September 20, 2007

Two Films

So last night I watched two films.

The first was The Color of Pomegranates, by director Sergei Paradjanov. I picked it up from Netflix, intrigued by the blurb:
Paradjanov's acclaimed poetic masterpiece was banned by Soviet censors who feared it was a nationalist parable.The story depicts the life and spiritual odyssey of the medieval Armenian poet and troubadour Sayat Nova, and his rise from carpet weaver to archbishop and martyr.

And reviewers/viewers had good things to say about it. It sounded interesting.


If you like art for art's sake, self-conscious creations of imagery and poor production quality, sure, this can't be beat. But I could not stick it out. I guess I should have read further down the reviewers' page, where a helpful soul put down:

Poetic masterpiece? Oh maybe, if you like a nonstop procession of catatonic actors holding strange items in front of the camera, while the camera performs little tricks (slows down, speeds up, overlaps the image, never really tells a story...) Insufferable.

So then I turned to my second movie, Alix Lambert's documentary, The Mark of Cain. It is about life in Russian prisons and, more specifically, about the cult of tattooing that prisoners have employed over the decades to mark and identify themselves. I was put onto the film after hearing Viggo Mortensen talk about how he viewed it as part of his preparation to play a Russian "Thief in Law" in London, in the new film, Eastern Promises.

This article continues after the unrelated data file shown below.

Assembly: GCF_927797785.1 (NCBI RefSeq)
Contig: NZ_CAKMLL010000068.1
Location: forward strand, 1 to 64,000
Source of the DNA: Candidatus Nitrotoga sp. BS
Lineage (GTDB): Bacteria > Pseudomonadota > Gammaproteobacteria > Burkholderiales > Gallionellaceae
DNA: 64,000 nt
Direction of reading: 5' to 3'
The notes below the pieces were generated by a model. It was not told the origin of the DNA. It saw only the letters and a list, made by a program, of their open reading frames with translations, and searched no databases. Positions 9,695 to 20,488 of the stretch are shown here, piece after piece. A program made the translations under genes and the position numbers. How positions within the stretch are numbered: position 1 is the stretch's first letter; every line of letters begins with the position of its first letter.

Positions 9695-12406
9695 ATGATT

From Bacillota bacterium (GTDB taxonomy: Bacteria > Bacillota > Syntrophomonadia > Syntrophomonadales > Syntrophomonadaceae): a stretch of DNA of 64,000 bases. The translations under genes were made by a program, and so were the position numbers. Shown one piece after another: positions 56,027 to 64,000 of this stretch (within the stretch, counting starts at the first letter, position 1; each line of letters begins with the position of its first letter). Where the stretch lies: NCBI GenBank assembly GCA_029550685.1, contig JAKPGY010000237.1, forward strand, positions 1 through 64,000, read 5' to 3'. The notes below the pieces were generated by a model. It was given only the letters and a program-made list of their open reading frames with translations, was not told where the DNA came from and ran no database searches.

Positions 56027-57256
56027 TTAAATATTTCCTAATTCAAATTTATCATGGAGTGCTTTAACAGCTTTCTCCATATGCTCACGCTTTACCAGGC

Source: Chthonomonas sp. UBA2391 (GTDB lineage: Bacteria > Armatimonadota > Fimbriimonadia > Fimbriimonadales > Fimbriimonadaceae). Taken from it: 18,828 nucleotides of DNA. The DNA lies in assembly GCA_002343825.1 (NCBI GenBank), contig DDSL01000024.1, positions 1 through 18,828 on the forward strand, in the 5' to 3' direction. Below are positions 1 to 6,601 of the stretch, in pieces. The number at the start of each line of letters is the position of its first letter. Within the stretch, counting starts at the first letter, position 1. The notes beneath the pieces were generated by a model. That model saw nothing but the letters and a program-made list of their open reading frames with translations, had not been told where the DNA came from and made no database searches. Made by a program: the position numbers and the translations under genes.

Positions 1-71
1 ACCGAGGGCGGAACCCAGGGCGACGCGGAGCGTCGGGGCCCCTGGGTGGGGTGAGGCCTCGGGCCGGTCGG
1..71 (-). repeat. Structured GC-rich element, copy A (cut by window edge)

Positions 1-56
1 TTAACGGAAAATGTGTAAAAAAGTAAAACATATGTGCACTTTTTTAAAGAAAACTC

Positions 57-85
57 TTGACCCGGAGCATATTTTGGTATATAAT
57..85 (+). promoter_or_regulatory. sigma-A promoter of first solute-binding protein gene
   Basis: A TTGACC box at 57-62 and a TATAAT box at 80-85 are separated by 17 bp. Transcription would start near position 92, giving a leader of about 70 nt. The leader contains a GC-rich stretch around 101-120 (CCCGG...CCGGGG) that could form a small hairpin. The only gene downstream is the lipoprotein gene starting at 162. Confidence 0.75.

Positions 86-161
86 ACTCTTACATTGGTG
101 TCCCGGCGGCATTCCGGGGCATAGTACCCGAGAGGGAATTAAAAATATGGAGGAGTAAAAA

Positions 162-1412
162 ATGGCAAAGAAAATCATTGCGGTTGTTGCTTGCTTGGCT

Lambert's film came out a few years back, was shown on Nightline, and has won an Independent Spirit Award. It does not have US distribution, but should. If you are interested you can probably order a copy directly from Lambert on her website.

I will save my full review for our print edition, but will say here that this is quite possibly one of the best, most revealing documentaries on Russia produced in the last 15 years. As I am sitting there, watching it with my son (15), he turns and says, "This is now? This is not the Gulags?"

Actually, it is the Gulags, and it is still going on. As someone once said (or am I paraphrasing?), you can judge a country by the condition of its prisons and its orphanages - how it takes care of its least fortunate, its underclasses. Well, oil-rich Russia comes out pretty poorly in this film. But it is not one to miss.

Btw, if you are interested in how Lambert got the incredible access she did to these prisons, you can read a bit about it in this interview.

Finally, this is something I stumbled across today. I won't say how, even though it is interesting. You really need to understand Russian to get the full impact. But if you don't, basically it is a Russian guy saying he wants to go out to the bar tonight, and his wife offering, well, counterarguments.


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